OpenSea valid domain name
Source: OpenSea Twitter

OpenSea Data Breach Exposes Users' Emails — How Users Can Protect Themselves

Ade Hennis - Author
By

Jun. 30 2022, Published 3:30 p.m. ET

Data breaches have become a common theme in the blockchain space, and OpenSea isn't an exception. The global NFT marketplace fell victim to an email data breach.

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Here's what we know about the data breach, who was impacted, and what users can do to protect themselves. OpenSea isn't the first exchange to experience a data breach and it definitely won't be the last either.

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Source: OpenSea Twitter
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OpenSea reports that there was an email data breach.

In a report published by the NFT marketplace on June 29, users of the platform had their email addresses exposed. Customer.io, OpenSea’s email delivery vendor, had an employee that used their employee access to download and share email addresses to an “unauthorized external party.” It isn't known who the unauthorized party is, but it’s possible that it could have been a malicious entity that can misuse the list of email addresses.

The company didn’t give a specific number on how many email addresses were impacted, but it said that if you’ve shared your email with OpenSea before, such as subscribing to their newsletters or making an account on their platform, assume that your email address was compromised. Fortunately, it seems that those addresses were the only type of sensitive information exposed to the unauthorized external party.

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Customer.io is a popular marketing automation platform among corporate businesses that offers marketing software for emails, in-app notifications, and SMS messages. There haven't been any updates if the employee that exposed the email was fired or will face criminal charges.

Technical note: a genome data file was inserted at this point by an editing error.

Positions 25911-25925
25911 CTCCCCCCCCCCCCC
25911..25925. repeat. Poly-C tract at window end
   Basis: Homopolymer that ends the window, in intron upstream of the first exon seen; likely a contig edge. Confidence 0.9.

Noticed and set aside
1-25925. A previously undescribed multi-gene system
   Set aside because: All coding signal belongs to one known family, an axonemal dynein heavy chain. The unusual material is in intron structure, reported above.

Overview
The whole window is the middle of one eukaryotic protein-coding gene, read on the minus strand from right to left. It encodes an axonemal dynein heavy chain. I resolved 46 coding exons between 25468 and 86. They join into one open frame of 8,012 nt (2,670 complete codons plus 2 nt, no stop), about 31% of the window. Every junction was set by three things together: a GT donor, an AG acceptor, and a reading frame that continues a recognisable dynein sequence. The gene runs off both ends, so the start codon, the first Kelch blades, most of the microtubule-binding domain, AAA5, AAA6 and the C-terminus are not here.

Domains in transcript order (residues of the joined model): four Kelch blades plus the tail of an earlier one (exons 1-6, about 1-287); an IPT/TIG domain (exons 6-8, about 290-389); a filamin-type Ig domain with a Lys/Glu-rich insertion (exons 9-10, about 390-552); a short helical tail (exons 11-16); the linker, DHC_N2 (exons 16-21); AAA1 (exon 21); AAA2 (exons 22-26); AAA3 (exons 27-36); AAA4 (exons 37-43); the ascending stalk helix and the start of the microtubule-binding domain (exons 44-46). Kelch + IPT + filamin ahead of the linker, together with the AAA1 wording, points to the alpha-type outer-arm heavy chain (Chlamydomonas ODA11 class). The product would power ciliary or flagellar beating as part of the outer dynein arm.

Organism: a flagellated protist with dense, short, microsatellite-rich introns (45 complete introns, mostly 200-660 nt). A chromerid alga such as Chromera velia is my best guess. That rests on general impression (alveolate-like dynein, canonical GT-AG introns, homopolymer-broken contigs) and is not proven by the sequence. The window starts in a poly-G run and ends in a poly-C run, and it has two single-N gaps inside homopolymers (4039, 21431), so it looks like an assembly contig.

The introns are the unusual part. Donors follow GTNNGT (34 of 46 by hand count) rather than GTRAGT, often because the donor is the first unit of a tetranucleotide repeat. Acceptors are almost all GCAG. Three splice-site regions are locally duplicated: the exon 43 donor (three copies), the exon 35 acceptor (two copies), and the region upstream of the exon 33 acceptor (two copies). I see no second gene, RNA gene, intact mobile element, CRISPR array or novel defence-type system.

Hubspot is a similar platform that was hacked in March, causing corporate partners such as Circle, BlockFi, NYDIG, and Swan Bitcoin to have their users' personal information compromised. Names, phone numbers, and email addresses were exposed to an external party, similar to OpenSea’s data breach.

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Crypto and NFT platforms have been under attack lately.

Companies in the blockchain space have been prime targets for scams and their users. Crypto data platform CoinMarketCap had a data breach of its own, where an estimated 3.1 million users had their email addresses leaked to a hacker. Some of those email addresses were then traded on hacking forums for sale — a common way for scammers to make money off of personal information of that magnitude.

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Every major company goes through hack attempts, but with the crypto and NFT industry still being so new, these startups may not have the best security infrastructure built yet, making them an easy target. The platforms also get targeted because their users are still very new to the blockchain space. It's easier to fall victim to scams if you don’t understand what’s real or fake, or even understand the concept of purchasing crypto and NFTs in the first place.

How to protect yourself from data breaches.

Whether you had an email address associated with OpenSea or not, beware of email phishing attempts. Make sure that if you receive a suspicious email, ensure that it’s from the company you expect it to be from. In OpenSea’s case, its website is OpenSea.io or OpenSea.com, not opensea.org. So, make sure that you look at the sender’s email address and don’t download attachments associated with the email, as it could contain malware.

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